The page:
Estimating queue length distributions for queues with random arrivals

Daniel S. Myers, Mary K. Vernon
2012 Performance Evaluation Review  
This work develops an accurate and efficient two-moment approximation for the queue length distribution in the M/G/1 queue. Queue length distributions can provide insight into the impact of system design changes that go beyond simple averages, but conventional queueing theory lacks efficient techniques for estimating the long-run queue length distribution when service times are not exponential. The approximate queue lengths depend on only the first and second moments of the service time rather
more » ... han the full service time distribution, resulting in a model that is applicable to a wide variety of systems. Validation results show that the new approximation is highly accurate for light-tailed service time distributions. Work in progress includes developing accurate approximations for multi-server queues and heavytailed service distributions. INTRODUCTION Modern computer systems can be viewed as highly complex collections of shared resources. Customized simulations and analytic models quantify the behavior of these systems and provide insight into system bottlenecks, leading to improved designs. These models typically provide accurate approximations in cases where the exact solution is intractable. One limitation in the queueing theory that customized analytic models draw on, to date, is the lack of efficient, accurate calculations of the queue length distribution in the M/G/1 queue. Queue length distributions can give further insight into the impact of system design changes than mean queue length and mean residence time alone. For example, the queue length distributions at disk queues provides valuable design insight for large-scale storage systems. Closed form expressions for the queue length distribution are available only for service time distributions for which the Pollaczek-Khinchin z-transform of the queue length distribution can be inverted to create such solutions, notably including systems with exponential or hyperexponential service time distributions [4] . In general, inversion of the transform is computationally infeasible [3] . This paper develops a simple and efficient two-moment approximation for the M/G/1 queue length distribution that has three key features. First, its derivation uses only Little's result, the random arrival property of the queue, and the well-known formula for mean residence time in the M/G/1 queue. Second, the new approximate queue length distribu-Copyright is held by author/owner(s). tion depends only on the first and second moments of the service time distribution, which can easily be obtained for most real-world systems. Finally, the approximation is accurate for a wide range of light-tailed service time distributions with high and low coefficients of variation. DERIVATION Consider an M/G/1 queue with average service time x, Poisson arrival rate λ, and a squared coefficient of variation of service time c 2 x . Number the positions of the queue, beginning with number one for the server, two for the first position in the waiting line, and so forth. Let U k be the utilization of position k, which is the fraction of time that position k is occupied. Let N denote the number of customers in the queue at a random point in time after the queue has reached equilibrium. Note that and For position one, U1 is the server utilization, U = λx. More generally, for position k + 1 > 1, we let x k+1 denote the expected time a customer spends in position k + 1 and use Little's result applied to position k + 1 to obtain Given x k+1 for k + 1 > 1, we can estimate P [N > k] for k > 1. To derive the average time at position k + 1 > 1, consider an arbitrary "tagged customer" that arrives to the queue in equilibrium. Due to the PASTA property, the queue length probability distribution at the arrival instant is equal to the equilibrium queue length distribution at a random point in time. There are three cases to consider: 1. The tagged customer arrives when there are fewer than k customers in the queue. In this case, the customer spends no time at position k + 1 and x k+1 = 0. 2. With probability P [N = k], the tagged customer arrives when there are exactly k customers in the queue, in which case the customer arrives directly to position k + 1 and x k+1 = r k+1 , where r k+1 is the average remaining service time for the customer in service conditioned on the knowledge that there are k customers in the queue at the arrival instant, discussed further below.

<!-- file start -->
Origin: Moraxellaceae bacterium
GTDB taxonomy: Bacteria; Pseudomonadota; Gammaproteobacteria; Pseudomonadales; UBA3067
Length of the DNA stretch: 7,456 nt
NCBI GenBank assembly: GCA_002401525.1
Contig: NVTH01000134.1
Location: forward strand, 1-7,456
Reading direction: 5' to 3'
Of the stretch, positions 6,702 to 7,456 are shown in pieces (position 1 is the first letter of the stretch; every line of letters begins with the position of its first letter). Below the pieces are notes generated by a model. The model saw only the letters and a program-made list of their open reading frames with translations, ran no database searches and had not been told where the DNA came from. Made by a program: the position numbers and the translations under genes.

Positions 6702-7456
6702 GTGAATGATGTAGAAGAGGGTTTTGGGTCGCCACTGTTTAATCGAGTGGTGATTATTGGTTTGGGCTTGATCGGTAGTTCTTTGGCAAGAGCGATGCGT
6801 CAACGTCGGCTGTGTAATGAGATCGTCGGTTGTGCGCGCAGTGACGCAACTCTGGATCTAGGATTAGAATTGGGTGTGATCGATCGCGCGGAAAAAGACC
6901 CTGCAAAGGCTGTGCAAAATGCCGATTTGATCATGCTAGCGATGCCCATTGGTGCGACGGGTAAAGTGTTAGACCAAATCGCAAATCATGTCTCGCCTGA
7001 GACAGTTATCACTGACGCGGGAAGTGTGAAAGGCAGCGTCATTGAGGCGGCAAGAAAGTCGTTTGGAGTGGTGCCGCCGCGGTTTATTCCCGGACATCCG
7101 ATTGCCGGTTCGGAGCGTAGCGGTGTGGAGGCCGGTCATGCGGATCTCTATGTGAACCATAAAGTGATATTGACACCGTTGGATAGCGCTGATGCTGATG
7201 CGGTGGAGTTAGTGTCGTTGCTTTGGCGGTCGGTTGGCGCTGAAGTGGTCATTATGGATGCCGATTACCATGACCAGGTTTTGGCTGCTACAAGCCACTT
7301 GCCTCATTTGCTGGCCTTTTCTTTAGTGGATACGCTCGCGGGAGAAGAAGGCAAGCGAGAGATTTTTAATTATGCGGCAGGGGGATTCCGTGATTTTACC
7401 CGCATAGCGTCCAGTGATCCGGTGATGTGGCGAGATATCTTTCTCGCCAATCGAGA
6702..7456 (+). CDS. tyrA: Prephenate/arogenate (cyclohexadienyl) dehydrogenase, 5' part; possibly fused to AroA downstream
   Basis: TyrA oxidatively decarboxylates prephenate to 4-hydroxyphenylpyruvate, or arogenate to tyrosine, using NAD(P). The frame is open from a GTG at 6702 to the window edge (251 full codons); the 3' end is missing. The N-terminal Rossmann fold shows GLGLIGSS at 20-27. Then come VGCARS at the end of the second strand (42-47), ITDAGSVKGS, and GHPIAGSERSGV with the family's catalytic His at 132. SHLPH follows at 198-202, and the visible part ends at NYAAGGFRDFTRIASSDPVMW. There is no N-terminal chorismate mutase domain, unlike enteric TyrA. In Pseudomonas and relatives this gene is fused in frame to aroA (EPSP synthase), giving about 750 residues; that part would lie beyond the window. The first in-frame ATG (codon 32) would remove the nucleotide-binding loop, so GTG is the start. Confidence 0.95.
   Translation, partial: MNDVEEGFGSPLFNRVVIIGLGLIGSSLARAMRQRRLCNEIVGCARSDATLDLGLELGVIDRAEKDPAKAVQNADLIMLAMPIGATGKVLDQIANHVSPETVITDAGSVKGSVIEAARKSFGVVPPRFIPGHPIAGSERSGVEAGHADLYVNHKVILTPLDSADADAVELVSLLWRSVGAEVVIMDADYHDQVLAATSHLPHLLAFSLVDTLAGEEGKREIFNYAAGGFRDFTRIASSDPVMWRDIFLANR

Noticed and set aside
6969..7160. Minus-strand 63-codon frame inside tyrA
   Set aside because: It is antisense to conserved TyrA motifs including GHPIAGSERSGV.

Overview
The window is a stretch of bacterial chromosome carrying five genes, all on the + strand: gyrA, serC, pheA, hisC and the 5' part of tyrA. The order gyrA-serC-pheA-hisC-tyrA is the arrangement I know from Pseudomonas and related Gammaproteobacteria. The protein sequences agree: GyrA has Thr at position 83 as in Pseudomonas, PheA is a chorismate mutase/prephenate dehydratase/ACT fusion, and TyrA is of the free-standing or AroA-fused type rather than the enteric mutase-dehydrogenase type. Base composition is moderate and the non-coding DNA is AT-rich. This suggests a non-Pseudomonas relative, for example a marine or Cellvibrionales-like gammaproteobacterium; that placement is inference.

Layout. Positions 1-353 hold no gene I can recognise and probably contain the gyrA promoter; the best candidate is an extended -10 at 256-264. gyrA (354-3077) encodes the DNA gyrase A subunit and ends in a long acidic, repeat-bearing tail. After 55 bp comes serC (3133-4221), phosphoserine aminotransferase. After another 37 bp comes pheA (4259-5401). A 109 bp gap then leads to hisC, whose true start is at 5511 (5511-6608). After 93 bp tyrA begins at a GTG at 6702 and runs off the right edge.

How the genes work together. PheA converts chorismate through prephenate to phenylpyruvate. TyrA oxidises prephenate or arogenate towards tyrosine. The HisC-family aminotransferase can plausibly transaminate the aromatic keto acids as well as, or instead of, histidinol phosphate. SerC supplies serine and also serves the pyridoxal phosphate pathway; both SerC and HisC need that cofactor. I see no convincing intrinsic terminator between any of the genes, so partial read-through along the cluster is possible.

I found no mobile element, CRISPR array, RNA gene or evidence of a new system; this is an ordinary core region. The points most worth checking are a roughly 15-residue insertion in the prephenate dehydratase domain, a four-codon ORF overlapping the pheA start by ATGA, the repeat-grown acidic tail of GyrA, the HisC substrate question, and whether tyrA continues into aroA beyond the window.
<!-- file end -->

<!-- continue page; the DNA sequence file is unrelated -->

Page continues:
doi:10.1145/2425248.2425268 fatcat:kppon3yw75hv5fq3r6j7trktvy